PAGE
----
391219 08: Bruno, a one and a half year old pit bull dog believed to have attacked 10 year-old Shawn Jones with two other dogs, is kept in a pen at the Pinole Animal Services Center June 26, 2001 in Martinez, CA. Jones remains hospitalized in critical condition after he was attacked by three pit bull dogs. (Photo by Justin Sullivan/Getty Images)
Carr, who is seeking re-election next week against her employee, prosecutor Jeff Rosen, announced a multi-agency effort to combat animal abuse at a news conference in San Jose Tuesday afternoon.
"As a dog-lover, this topic is near and dear to my heart," Carr said.
Animal cruelty is not limited to intentional physical abuse, Carr said. With the onset of summer and ensuing heat, she advised residents to not leave their pets in an unattended car, saying that doing so is not only potentially fatal to pets, but could lead to jail time, heavy fines and a criminal conviction.
Abuse also includes poisoning or neglecting animals and owning, possessing or training animals with the intention of using them to fight.
Bonnie Yoffe-Sharp, a representative from Palo Alto Animal Services, said violence toward animals can sometimes predict similar acts toward people.
"That doesn't mean every child that rips off the wings of a butterfly will become a serial killer, but there is an established link between animal abuse and interpersonal abuse," Yoffe-Sharp said.
Beth Ward, chief operations officer for Humane Society Silicon Valley, said oftentimes people who abuse animals do so to intimidate, terrorize, exert power or control, manipulate or get revenge on another person.
In domestic violence cases, one partner might abuse their pet to keep the other person from leaving the relationship, Yoffe-Sharp said.
Some of the warning signs of animal abuse are lack of knowledge or concern about previous pets, lack of concern about current pet's injuries and refusal to treat those injuries, and the owner of the animal misrepresents their pet's injury as accidental.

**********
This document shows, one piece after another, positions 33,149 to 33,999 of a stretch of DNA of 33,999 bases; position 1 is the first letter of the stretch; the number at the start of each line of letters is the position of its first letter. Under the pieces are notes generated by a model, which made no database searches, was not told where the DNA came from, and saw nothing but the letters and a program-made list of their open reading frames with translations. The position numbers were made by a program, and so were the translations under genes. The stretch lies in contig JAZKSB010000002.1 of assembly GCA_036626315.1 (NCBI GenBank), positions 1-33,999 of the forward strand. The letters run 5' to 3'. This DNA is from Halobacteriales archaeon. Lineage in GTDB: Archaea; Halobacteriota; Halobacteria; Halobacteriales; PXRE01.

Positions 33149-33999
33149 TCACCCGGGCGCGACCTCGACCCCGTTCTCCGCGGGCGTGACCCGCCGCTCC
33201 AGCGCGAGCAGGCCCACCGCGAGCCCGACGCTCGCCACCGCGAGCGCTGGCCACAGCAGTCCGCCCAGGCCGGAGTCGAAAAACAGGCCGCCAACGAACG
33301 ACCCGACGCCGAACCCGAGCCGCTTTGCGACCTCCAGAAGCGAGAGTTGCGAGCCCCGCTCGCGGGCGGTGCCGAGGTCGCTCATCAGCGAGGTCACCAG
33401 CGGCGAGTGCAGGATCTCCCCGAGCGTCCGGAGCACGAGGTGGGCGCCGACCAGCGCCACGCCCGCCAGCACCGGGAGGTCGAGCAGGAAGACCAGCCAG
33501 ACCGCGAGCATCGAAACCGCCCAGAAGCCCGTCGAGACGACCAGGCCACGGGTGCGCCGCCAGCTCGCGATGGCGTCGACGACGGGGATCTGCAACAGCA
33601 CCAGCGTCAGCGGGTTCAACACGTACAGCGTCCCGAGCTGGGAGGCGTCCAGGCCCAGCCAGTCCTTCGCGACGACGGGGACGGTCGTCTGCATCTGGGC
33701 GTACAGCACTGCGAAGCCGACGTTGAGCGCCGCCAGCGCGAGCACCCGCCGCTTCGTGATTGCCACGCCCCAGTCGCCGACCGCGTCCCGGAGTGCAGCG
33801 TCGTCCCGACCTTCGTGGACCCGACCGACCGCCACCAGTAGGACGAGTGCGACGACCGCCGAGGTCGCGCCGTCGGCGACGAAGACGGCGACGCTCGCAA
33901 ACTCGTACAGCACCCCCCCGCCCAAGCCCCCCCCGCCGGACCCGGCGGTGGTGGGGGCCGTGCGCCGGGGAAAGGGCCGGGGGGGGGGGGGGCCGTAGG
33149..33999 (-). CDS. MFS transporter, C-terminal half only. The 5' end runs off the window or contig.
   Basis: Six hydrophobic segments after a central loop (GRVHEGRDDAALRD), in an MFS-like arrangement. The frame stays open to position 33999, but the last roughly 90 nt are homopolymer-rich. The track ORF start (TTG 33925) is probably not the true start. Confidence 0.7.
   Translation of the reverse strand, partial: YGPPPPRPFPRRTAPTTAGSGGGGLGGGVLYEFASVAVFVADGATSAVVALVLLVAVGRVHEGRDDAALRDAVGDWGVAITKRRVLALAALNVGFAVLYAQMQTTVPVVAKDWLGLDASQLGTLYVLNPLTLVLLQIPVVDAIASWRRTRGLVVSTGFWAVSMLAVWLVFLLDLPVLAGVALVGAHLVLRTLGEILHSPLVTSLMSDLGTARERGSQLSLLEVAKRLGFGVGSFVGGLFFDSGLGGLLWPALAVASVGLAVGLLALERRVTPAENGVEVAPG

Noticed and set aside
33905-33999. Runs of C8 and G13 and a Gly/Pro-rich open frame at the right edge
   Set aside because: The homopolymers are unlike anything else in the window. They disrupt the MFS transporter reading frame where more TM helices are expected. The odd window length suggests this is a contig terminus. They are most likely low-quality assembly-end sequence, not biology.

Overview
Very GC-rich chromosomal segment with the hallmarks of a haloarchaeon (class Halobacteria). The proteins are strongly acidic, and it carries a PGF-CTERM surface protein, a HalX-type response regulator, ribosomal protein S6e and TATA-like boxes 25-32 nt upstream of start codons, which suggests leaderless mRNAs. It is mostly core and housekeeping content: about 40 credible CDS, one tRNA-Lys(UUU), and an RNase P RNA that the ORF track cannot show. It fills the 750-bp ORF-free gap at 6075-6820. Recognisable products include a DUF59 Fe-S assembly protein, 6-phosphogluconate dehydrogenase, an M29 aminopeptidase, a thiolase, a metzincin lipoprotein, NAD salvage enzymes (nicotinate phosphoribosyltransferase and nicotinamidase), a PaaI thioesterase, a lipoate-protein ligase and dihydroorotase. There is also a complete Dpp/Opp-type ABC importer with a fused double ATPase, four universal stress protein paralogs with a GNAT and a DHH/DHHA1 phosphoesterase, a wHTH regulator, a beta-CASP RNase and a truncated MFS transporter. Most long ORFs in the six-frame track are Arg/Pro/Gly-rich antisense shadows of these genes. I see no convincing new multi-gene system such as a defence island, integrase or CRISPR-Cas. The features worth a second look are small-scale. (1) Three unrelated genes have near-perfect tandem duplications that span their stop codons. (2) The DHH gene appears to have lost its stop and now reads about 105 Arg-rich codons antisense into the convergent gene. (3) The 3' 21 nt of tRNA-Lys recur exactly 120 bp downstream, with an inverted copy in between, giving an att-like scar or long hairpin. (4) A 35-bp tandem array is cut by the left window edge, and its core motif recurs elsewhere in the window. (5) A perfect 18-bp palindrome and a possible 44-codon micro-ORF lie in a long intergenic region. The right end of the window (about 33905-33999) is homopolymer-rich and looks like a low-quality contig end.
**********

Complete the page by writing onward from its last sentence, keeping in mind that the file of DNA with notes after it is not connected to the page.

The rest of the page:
Julie St. Gregory, a marketing representative and volunteer coordinator for San Jose Animal Care and Services, held a black Labrador retriever named Annie in her arms that she said had been rescued and adopted recently by a resident who had found the dog stuffed in a duffel bag and abandoned.
St. Gregory said Annie had suffered a broken tibia and scratches on her forehead and had to undergo a leg amputation, but that it was a happy ending for her because she eventually found a loving home and is recovering.
Residents who see animals in situations similar to Annie's are advised to place the animal in a carrier or box that has plenty of air holes and transport them to a local hospital. They should not give the animal water or food, and if transportation is a safety issue, then residents should call an animal care center.
Residents who live in San Jose, Milpitas, Cupertino, Los Gatos and Saratoga can call San Jose Animal Care and Services at (408) 578-7297. To report animal abuse in unincorporated areas of the county, call the Santa Clara County Division of Animal Care and Control at (408) 465-2920.